The desire to accelerate the analysis of transgenic Arabidopsis plants has led to the design of a number of rapid approaches for selection of transformants. The method commonly used to select transformed Arabidopsis seedlings is by spreading the seeds on suitable growth media such as soil or agar. Soil is commonly used if the selection marker gene is phosphothrinocin, whereas agar is used if the marker gene is kanamycin or hygromycin. Thereafter, the putative transformants are usually transferred into soil for seed collection. The main problem with this method is the potential damage to the fragile root systems of the selected seedlings, which consequently affects their survival rate. We demonstrate that our hydroponic system can be used as an alternative to soil growth for cultivation of transformants selected on agar plates (using phosphothrinocin, kanamycin or hygromycin) as per Harrison et al. . Over 95% of transformants survived transfer using this method, with the collected seed displaying a high germination rate (Additional file 8). However, the real advantage lies in the ability to reliably analyse mature first generation transformants, particularly for root cellular localisation studies and root phenotypes that are impossible with soil- and agar plate- based selection methods.
Adapting the system for other plants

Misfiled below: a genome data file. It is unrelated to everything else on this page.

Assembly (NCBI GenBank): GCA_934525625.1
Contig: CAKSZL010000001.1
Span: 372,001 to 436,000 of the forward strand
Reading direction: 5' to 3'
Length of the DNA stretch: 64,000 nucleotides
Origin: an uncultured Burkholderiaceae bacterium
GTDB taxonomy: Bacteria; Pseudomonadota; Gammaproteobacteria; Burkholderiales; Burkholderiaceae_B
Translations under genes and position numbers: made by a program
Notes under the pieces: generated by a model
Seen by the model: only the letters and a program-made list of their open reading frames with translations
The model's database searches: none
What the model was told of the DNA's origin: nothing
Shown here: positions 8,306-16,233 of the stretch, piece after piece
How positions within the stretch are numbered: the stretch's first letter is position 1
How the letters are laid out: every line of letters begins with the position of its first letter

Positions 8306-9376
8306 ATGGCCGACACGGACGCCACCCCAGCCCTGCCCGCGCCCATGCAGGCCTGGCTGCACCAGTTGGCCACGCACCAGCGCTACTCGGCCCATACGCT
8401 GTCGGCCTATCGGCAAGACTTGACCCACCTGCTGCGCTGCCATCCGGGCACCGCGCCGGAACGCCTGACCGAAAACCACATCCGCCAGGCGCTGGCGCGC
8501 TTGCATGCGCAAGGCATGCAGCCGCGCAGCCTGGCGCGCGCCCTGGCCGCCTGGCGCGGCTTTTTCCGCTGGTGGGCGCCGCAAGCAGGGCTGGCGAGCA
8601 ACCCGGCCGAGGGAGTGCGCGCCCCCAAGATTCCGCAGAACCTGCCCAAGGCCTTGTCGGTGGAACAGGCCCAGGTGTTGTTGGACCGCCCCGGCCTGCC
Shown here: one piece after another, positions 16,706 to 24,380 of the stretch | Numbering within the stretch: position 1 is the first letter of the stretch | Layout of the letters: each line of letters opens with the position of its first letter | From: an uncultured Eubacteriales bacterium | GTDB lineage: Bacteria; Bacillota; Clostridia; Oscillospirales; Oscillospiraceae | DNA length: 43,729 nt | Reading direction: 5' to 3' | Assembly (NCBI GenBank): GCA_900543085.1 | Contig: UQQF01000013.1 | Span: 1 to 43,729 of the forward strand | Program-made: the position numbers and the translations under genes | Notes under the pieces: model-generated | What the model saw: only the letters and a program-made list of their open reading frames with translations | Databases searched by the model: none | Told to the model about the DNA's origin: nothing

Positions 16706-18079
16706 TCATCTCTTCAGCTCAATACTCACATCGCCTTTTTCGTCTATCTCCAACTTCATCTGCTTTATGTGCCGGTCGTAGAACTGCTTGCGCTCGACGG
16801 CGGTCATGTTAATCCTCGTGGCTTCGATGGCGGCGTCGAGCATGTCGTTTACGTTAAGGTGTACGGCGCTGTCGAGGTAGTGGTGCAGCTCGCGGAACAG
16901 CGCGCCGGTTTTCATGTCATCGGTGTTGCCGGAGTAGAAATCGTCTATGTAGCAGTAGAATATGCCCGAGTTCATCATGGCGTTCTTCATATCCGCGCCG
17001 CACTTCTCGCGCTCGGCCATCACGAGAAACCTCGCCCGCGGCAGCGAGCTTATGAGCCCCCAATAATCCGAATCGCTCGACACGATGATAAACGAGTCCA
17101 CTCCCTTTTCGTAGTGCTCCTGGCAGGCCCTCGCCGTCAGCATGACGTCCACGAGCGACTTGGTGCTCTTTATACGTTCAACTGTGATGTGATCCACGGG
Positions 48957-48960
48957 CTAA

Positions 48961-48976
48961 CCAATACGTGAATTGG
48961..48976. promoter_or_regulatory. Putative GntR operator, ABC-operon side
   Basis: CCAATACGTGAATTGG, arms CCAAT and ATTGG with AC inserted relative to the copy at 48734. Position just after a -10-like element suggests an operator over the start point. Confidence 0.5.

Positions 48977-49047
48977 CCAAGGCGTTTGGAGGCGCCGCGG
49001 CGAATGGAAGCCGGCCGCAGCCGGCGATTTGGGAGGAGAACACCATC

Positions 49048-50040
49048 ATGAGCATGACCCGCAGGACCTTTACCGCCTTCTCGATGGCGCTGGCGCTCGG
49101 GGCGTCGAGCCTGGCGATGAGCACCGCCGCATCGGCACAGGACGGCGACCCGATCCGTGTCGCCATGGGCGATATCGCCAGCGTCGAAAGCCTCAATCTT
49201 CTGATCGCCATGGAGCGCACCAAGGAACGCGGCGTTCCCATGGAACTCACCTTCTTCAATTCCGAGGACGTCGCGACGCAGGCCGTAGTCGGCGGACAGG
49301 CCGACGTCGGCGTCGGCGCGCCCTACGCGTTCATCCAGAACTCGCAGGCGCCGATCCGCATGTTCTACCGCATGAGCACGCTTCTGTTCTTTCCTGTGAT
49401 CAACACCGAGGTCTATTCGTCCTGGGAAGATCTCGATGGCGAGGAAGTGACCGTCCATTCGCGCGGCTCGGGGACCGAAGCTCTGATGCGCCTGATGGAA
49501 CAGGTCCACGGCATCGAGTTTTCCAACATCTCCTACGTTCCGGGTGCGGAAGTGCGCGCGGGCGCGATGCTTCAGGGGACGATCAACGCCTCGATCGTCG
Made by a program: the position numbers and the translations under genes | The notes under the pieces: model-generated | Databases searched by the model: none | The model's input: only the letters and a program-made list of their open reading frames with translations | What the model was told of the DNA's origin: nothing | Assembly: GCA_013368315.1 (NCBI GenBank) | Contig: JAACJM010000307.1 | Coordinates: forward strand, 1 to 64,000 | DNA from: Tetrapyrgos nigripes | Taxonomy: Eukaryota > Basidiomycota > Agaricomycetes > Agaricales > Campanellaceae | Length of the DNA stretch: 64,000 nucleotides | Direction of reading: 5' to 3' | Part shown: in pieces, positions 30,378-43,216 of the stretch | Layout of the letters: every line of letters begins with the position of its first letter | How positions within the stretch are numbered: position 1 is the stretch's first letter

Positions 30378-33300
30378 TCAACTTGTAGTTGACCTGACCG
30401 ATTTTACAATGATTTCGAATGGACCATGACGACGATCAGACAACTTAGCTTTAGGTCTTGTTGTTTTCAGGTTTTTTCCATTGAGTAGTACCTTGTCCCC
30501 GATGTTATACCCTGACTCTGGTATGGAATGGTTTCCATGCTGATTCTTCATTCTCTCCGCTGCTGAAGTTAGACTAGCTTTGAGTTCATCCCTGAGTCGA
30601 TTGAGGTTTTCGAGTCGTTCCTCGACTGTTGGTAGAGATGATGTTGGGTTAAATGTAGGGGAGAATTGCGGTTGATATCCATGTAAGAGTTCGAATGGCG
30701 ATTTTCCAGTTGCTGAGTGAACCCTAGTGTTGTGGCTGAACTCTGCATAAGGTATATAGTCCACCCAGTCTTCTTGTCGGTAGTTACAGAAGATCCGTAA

The improved hydroponic system we highlight here can be easily adapted for use with other plants with changes to the diameter of the hole produced in the lid of the microcentrifuge tube. We made holes of up to 6 mm in diameter (suitable for up to 4-week old cucumber and 6 week old tobacco ), and also grew Lotus spp. seedlings (data not shown). Furthermore, we also adapted the system for use with cereals using the 1.5 mL black microcentrifuge tubes with the bottom 7 mm cut off, this was sufficient to hold the seed, roots and shoots in place and removed the need for agar .
We demonstrate the quality and versatility of our hydroponics system by profiling and comparing with soil-grown plants and previous hydroponics reports many parameters throughout the growth of Arabidopsis, including biomass, ionomics and transcriptomics. We present this hydroponics growth system as an adaptable system for characterising the entire Arabidopsis plant and other plants by a variety of physiological and molecular biological methods, superior to and more inexpensive than many techniques currently in use.
We would like to acknowledge the invaluable assistance of Joern Nevermann for the manufacture of plastic components for this system. GFP plasmids were gifts from Tsuyoshi Nakagawa and Jen Sheen. This work was supported by funding awarded to MG, SDT, Brent Kaiser and Roger Leigh from the Australian Research Council including Discovery Project (DP0774063) and the Centre of Excellence in Plant Energy Biology, and the University of Adelaide.